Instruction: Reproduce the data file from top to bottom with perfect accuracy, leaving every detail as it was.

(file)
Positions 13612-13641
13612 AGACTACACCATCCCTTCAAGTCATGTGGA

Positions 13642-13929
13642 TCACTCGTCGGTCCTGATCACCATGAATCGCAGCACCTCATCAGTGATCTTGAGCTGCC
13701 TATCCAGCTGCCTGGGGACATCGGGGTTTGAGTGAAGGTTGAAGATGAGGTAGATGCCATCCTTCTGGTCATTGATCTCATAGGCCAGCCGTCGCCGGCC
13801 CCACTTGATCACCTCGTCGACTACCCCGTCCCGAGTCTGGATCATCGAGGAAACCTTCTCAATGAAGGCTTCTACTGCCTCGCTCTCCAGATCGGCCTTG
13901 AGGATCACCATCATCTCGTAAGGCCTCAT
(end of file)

Positions 13612-13641
13612 AGACTACACCATCCCTTCAAGTCATGTGGA

Positions 13642-13929
13642 TCACTCGTCGGTCCTGATCACCATGAATCGCAGCACCTCATCAGTGATCTTGAGCTGCC
13701 TATCCAGCTGCCTGGGGACATCGGGGTTTGAGTGAAGGTTGAAGATGAGGTAGATGCCATCCTTCTGGTCATTGATCTCATAGGCCAGCCGTCGCCGGCC
13801 CCACTTGATCACCTCGTCGACTACCCCGTCCCGAGTCTGGATCATCGAGGAAACCTTCTCAATGAAGGCTTCTACTGCCTCGCTCTCCAGATCGGCCTTG
13901 AGGATCACCATCATCTCGTAAGGCCTCAT